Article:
Whitney points us to meaningful family worship
Family Worship: In the Bible, in History, and in Your Home by Donald S. Whitney
Don Whitney, a dear friend of Missouri Baptists, has written a new booklet about family worship.
Why family worship? Whitney notes recent North American Mission Board research indicating that 88% of churched youth in the United States leave the church once they finish high school. He says, “Most of these young people have no lifelong, sweet memories of family worship. If they had them, such memories might prevent their departure from the faith in the first place. Or if they do walk away, the memories might be the means to return them to the faith later.”
That is where Family Worship comes in, providing both an explanation of and an exhortation to fathers to lead their families in the worship of God.
In the first section Whitney takes us through the biblical record of fathers leading their family in worship. From the earliest pages of the Bible, we see that the pattern of family worship is established as a practice of believing households.
Next, Whitney shows us examples from church history where the priority of family worship was a means of multi-generational faithfulness. For Christianity to be passed down from generation to generation, fathers should imitate the example of Christians like Luther, Spurgeon, and the Puritans who preached and practiced the necessity of daily worship within the family.
But what should take place in family worship? Whitney keeps it plain and simple by laying out three basic practices – read the Bible, pray, and sing.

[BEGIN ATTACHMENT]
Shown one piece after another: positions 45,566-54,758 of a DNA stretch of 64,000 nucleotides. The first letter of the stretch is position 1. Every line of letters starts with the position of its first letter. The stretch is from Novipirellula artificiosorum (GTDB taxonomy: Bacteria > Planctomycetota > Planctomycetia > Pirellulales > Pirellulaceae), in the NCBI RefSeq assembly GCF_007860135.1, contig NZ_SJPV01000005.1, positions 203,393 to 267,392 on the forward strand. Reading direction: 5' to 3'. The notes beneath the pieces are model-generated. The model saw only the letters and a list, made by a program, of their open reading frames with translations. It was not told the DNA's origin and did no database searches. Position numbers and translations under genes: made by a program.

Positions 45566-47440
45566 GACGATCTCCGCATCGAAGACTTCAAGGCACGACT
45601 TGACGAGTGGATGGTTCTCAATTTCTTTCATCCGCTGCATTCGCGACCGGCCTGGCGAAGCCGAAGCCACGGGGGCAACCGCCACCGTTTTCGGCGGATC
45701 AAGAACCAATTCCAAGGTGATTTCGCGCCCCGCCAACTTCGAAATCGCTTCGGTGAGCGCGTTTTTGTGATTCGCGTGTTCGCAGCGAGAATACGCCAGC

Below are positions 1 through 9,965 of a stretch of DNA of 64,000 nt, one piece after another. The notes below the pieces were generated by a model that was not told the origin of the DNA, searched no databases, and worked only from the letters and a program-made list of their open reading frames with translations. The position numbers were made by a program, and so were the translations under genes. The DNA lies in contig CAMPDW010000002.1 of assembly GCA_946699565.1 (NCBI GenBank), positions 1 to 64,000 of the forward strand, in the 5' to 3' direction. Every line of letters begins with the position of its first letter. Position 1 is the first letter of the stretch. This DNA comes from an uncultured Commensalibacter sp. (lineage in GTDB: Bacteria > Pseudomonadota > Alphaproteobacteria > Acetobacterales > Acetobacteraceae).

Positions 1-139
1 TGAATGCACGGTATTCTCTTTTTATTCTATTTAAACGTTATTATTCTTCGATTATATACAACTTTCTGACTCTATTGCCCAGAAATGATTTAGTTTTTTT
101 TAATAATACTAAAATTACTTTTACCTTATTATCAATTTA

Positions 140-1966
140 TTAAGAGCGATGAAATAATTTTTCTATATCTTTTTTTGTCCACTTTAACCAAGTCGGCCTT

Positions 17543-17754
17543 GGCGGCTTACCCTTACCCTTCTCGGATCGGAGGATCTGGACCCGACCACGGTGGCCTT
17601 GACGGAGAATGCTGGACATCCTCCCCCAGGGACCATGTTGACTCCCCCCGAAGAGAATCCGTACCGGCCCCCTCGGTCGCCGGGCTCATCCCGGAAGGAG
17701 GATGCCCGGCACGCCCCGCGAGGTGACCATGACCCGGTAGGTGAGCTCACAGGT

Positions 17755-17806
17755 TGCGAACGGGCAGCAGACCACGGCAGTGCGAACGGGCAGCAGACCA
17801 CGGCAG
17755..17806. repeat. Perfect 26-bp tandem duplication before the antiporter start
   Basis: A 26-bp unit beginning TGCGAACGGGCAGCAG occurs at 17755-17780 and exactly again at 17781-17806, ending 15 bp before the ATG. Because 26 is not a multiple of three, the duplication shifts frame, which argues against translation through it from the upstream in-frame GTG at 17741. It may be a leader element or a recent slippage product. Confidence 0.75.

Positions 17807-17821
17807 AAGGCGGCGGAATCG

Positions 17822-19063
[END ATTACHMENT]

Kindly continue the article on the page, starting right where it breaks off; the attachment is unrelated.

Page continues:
Complexity may kill the desire for family worship, but brevity, regularity, and flexibility will lead to success. He says, “Try to have a regular time each day for family worship. …Whatever time you choose, consider the wisdom of adapting a time when the family is already accustomed to being together, rather than trying to create another routine during the day.”
Whitney deals with some unique situations that may pose difficulties to family worship, and then closes the book by answering the exhortative question, “Isn’t this what you really want to do?”
He says, “Having your family in a good, Bible-teaching local church is crucial to Christian parenting. But this is not enough for conveying to your children all you want to teach them about God and your beliefs. Moreover, it is unlikely that exposure to the church once or twice a week will impress your children enough with the greatness and glory of God that they will want to pursue Him once they leave home. That is why family worship is so important. But even more importantly, God deserves to be worshipped daily in our homes by our families.”
To get a copy of this book go to Whitney’s web site www.biblicalspirituality.org. The price is $5.50, and multiple copies can be ordered for a substantial discount. Giving a copy to each family in your church would be an excellent way to jumpstart discussion about this important spiritual priority. Also, beginning in February there will be an audio CD of the book that includes a printable discussion guide taken from the book.